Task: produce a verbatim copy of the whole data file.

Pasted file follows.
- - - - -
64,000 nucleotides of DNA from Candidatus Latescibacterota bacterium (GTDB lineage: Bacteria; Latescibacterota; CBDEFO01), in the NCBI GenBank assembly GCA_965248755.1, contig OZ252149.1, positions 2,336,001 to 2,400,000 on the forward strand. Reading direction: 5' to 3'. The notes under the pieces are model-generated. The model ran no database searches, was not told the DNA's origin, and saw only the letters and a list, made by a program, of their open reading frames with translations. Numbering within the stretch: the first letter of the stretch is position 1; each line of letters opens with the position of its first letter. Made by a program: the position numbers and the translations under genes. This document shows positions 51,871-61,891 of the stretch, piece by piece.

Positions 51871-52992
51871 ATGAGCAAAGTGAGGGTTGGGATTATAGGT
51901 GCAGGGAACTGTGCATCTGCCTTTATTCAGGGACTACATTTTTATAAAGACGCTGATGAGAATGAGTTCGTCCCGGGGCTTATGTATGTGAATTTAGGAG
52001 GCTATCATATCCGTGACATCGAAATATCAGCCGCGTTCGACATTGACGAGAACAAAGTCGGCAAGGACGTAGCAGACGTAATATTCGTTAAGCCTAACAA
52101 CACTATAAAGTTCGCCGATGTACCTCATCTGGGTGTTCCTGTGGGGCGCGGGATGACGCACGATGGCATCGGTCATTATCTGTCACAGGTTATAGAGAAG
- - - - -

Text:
64,000 nucleotides of DNA from Candidatus Latescibacterota bacterium (GTDB lineage: Bacteria; Latescibacterota; CBDEFO01), in the NCBI GenBank assembly GCA_965248755.1, contig OZ252149.1, positions 2,336,001 to 2,400,000 on the forward strand. Reading direction: 5' to 3'. The notes under the pieces are model-generated. The model ran no database searches, was not told the DNA's origin, and saw only the letters and a list, made by a program, of their open reading frames with translations. Numbering within the stretch: the first letter of the stretch is position 1; each line of letters opens with the position of its first letter. Made by a program: the position numbers and the translations under genes. This document shows positions 51,871-61,891 of the stretch, piece by piece.

Positions 51871-52992
51871 ATGAGCAAAGTGAGGGTTGGGATTATAGGT
51901 GCAGGGAACTGTGCATCTGCCTTTATTCAGGGACTACATTTTTATAAAGACGCTGATGAGAATGAGTTCGTCCCGGGGCTTATGTATGTGAATTTAGGAG
52001 GCTATCATATCCGTGACATCGAAATATCAGCCGCGTTCGACATTGACGAGAACAAAGTCGGCAAGGACGTAGCAGACGTAATATTCGTTAAGCCTAACAA
52101 CACTATAAAGTTCGCCGATGTACCTCATCTGGGTGTTCCTGTGGGGCGCGGGATGACGCACGATGGCATCGGTCATTATCTGTCACAGGTTATAGAGAAG